It’s okay to admit you’re ‘crazy’ When you do something that’s a little different… but admitting that you have a mental health issue is completely different. Its not cool to admit that you get overly anxious about things that are everyday life for most people. My mental health issues make me feel ’crazy’ but I realize that there’s no hope to ending the mental health stigma if I’m not prepared to talk openly about my own experience.
I’m sure that most of us who have struggled with mental health issues want to end the stigma surrounding it but no one wants to be the first to stand up and admit that not everything is peachy-perfect in their life. It is difficult for me to share about the times I lose hope, because of the pressures and anxiety that OCD and depression cause. Common assumptions about OCD make it even harder to explain my OCD I because I feel like I ‘don’t fit the bill.’
OCD (Obsessive compulsive disorder) is often stereo-typed but not actually well understood by the majority of people, so there are worries about the judgements people will make out of ignorance. For example, I imagine that unless someone asks me directly about my OCD, they would assume I frequently wash my hands and check that the door is locked. Don’t get me wrong: these are common and destructive forms of OCD too, however, I do not struggle with these particular compulsions. Its scary and distressing for me to explain what goes on inside my head.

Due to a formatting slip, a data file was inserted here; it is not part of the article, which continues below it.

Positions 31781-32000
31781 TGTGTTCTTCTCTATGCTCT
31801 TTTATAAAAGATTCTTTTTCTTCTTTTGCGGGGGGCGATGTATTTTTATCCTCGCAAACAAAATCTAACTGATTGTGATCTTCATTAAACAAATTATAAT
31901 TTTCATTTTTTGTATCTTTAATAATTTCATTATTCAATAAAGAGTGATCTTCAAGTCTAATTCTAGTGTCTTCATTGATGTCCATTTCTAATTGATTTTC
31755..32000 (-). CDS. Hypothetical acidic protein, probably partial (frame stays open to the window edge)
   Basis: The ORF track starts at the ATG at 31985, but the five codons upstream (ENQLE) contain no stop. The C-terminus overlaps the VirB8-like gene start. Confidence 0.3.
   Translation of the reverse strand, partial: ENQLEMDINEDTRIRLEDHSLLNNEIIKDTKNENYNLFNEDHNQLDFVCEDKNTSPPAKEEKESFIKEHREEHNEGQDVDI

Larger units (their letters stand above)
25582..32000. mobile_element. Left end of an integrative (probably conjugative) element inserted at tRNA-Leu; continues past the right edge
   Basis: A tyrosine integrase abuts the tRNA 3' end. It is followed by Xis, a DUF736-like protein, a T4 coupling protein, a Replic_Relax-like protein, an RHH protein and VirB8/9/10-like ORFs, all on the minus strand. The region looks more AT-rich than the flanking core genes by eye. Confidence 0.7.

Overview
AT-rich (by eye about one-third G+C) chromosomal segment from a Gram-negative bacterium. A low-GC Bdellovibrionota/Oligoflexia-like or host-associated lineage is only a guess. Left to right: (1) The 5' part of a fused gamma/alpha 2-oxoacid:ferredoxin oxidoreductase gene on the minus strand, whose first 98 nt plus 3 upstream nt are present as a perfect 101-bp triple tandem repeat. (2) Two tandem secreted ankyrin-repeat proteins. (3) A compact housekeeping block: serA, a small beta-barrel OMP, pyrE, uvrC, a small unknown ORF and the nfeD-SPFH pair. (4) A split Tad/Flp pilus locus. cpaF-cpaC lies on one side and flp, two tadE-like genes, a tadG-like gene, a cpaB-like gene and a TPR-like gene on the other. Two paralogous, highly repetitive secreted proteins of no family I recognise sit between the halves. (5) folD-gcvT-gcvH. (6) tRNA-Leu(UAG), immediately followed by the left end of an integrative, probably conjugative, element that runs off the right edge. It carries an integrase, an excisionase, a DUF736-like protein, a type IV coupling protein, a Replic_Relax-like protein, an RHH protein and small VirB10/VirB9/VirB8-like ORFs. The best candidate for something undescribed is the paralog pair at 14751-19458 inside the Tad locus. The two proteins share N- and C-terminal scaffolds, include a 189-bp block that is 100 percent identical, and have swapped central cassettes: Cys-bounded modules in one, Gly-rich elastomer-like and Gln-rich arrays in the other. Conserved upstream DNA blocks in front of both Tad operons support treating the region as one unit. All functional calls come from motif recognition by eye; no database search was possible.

My OCD is different from the stereotypical obsessions and compulsions. I don’t frequently wash my hands, check that the stove is off or that the doors are locked, and I’m not a ’neat freak.’ I obsess that I am going to violently hurt somebody. I constantly live in a state of fear that I will loose control and act on these thoughts.
The never-ending torment these thoughts cause in my mind is too much to cope with; the anxiety caused is unbearable. My mind never stops running; I never have a second of real rest. Sometimes I even get so overwhelmed by my thoughts that the only way I think I can protect others from myself is to kill myself. Now, I do NOT want to die, I just feel as though if I hurt myself before I hurt someone else then everyone around me will be safe. I am so embarrassed about having these awful thoughts. They make me feel like I’m a murderer…a terrible person…disgusting…worthless…alone.
These thoughts are both physically and emotionally DRAINING. I’m not sure I will make it through…but thankfully God has a plan. God is going to give me the extra strength when I need it…and when I have absolutely NONE left he will carry me through. When I’m ready to give up in the middle of one of my therapy sessions: God is right beside me cheering me on even when-especially when-I don’t feel it. I’m learning not to trust how I feel because OCD and Satan give us wrong ‘feelings’ the signals get mixed up and we end up back at the bottom. We have God on our side fighting the battle that he’s already won for us!